Human fascination with celebrity is an interesting subject, the roots of which are deep within our evolution. Chimps have the same impulse within their own groups. In one behavioral study I read about, when given a choice between looking at a picture of a troupe leader or a food reward, they often chose the celebrity photo. How many American’s would rather watch “Extra” or “ET” than eat a plate of nachos? Fortunately, as God’s anointed species, we are not forced to choose and can simultaneously stuff our faces with Monterey Jack and Jacko. Still, I’d like to put some people in a cage and test this theory.

I’m not completely immune to the charm of celebrities myself, it is programmed into our DNA to a point, but I’m not interested in them enough to read magazines devoted to them or watch news shows about their hourly goings on.

And, for the record, I think Suzanne Somers should have said MORE about Patrick Swayze’s treatment! Whatever the hell that means.

Until tomorrow…become a master of your own thighs.

>Believe It or Not

>Bizarro is brought to you today by Invisible Superheroes.

Let’s talk for a moment about how scary the word “atheist” has become in current-day America. Many people equate the designation “atheist” with epithets like “nazi,” “pedophile,” “criminal,” and “insurance company CEO.” As the funky DJ might say, “Let’s break it down, now.”

Theist: one who believes in god(s).
Polytheist: one who believes in more than one god.
Monotheist: one who believes in only one god.
Atheist: one who does not believe god(s) exist.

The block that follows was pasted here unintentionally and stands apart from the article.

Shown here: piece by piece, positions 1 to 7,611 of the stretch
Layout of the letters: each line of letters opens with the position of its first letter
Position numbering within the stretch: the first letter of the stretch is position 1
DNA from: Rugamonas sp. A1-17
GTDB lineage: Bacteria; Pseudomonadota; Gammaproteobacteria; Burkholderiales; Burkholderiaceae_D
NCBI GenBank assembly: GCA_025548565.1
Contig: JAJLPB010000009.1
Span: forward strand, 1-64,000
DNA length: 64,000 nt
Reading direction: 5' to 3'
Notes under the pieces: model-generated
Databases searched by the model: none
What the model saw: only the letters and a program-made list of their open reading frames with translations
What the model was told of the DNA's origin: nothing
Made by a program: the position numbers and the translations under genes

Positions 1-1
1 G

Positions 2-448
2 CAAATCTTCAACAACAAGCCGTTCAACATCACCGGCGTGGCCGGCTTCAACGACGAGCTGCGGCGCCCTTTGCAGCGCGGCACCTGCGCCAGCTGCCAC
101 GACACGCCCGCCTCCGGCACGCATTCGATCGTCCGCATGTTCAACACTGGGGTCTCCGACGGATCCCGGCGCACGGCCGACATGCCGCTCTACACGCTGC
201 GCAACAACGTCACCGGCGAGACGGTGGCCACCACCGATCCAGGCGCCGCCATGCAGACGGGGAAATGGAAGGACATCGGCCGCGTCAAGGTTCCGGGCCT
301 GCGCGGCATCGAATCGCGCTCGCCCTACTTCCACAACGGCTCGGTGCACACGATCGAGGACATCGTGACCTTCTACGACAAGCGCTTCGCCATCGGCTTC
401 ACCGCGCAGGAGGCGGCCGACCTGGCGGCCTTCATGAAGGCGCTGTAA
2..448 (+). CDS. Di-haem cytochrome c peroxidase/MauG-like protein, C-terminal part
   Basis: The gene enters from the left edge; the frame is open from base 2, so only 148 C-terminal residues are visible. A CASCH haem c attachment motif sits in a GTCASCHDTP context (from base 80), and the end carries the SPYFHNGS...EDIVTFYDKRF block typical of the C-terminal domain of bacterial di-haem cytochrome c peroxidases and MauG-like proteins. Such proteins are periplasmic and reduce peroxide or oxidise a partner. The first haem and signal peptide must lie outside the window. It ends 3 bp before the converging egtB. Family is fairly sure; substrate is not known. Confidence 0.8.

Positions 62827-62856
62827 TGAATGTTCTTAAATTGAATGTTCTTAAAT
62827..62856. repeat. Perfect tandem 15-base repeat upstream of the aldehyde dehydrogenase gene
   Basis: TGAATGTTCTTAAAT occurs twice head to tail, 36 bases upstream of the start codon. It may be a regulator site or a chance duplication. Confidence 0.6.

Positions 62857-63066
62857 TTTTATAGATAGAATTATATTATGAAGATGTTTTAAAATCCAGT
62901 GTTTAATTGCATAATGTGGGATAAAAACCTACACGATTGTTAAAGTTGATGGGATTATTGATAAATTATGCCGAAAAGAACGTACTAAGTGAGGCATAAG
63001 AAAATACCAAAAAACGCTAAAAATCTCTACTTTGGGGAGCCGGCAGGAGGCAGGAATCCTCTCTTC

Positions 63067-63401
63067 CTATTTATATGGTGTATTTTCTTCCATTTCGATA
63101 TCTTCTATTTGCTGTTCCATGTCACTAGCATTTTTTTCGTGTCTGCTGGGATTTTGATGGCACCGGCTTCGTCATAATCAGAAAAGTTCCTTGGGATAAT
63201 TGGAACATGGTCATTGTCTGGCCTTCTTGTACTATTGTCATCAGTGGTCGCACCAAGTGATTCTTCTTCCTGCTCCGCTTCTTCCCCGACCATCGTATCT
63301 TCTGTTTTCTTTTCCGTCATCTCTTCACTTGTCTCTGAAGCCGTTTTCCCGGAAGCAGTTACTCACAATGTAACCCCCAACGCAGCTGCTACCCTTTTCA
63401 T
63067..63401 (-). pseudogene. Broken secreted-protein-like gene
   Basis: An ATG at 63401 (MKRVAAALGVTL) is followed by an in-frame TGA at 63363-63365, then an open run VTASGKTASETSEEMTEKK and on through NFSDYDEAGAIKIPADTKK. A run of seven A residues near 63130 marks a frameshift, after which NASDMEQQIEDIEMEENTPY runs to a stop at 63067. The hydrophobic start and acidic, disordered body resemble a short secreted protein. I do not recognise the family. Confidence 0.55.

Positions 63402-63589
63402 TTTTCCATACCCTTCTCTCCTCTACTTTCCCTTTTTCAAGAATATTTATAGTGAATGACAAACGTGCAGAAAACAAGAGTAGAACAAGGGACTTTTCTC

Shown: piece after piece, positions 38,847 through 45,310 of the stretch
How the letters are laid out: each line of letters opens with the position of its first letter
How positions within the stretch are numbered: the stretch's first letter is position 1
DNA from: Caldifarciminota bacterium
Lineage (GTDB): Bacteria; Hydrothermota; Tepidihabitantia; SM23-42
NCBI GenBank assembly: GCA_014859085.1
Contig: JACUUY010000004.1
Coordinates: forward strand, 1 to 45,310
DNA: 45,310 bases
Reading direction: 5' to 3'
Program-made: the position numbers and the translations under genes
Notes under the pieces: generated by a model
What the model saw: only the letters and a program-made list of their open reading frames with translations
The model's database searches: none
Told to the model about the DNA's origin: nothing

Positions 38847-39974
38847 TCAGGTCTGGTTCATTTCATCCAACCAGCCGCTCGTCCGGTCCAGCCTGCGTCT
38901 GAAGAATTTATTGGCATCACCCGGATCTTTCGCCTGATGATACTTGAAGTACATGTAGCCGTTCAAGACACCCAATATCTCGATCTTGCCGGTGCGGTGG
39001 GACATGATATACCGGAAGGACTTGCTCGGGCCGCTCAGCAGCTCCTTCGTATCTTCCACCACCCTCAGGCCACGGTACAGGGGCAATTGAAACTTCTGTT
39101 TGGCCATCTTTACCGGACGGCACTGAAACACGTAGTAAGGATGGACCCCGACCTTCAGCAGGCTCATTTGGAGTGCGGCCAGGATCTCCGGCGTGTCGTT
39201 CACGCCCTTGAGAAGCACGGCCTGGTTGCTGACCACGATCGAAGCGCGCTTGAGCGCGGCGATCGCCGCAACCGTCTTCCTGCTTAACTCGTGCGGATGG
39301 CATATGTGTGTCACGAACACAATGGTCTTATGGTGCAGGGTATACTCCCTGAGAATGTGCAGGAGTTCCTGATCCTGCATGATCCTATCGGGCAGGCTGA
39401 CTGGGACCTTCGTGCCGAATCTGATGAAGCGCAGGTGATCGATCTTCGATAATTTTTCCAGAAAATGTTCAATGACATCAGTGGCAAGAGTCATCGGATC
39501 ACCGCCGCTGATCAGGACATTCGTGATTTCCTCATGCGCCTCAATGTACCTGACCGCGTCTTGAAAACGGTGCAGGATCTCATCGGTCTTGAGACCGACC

Polyunsaturatedtheist: one who believes that god speaks to us through nutrition labels.

Those who fear atheists and atheism are most often living under the assumption that belief in god is what keeps us from running wild in the streets, looting, murdering, raping, and spitting on the sidewalk. This is a common misconception that is easily debunked by leaving one’s own bubble and having a peek at history, anthropology, and cultures other than one’s own. Shockingly few American fundamentalist Christians realize that if they had been born and raised in India, they’d be just as convinced of the existence of blue elephants and multi-armed banjo players, as they are of a water-walking Jew.

A large percentage of your really heinous crimes have been committed by people who were under the assumption they could hear their god’s voice and were following his orders: Son of Sam killer David Berkowitz, Oklahoma City bomber Timothy McVey, Osama Bin Laden and all Al Qaeda members including those who took down the World Trade Center, everyone behind the Christian Crusades of the Middle Ages, all KKK members, George W. Bush, Richard Nixon, that guy outside my building with his car stereo cranked up to 140 decibels, the list goes on and on.

Alternately, many law-abiding people who have contributed positively to society have been self-proclaimed atheists: Ron Reagan, David Suzuki, Douglas Adams, Isaac Asimov, Dave Barry, George Orwell, Ayn Rand, Kurt Vonnegut, Tom Wolfe, Woody Allen, George Carlin, Ricky Gervais, Katharine Hepburn, Charlie Chaplin, Eddie Izzard, Patton Oswalt, John Malkovich, Brad Pitt, Carl Reiner, Gene Wilder, Bruce Lee, Bob Geldof, Albert Camus, Noam Chomsky, Francis Crick, Richard Dawkins, Richard Feynman, Sigmund Freud, Carl Sagan, Albert Einstein and countless others.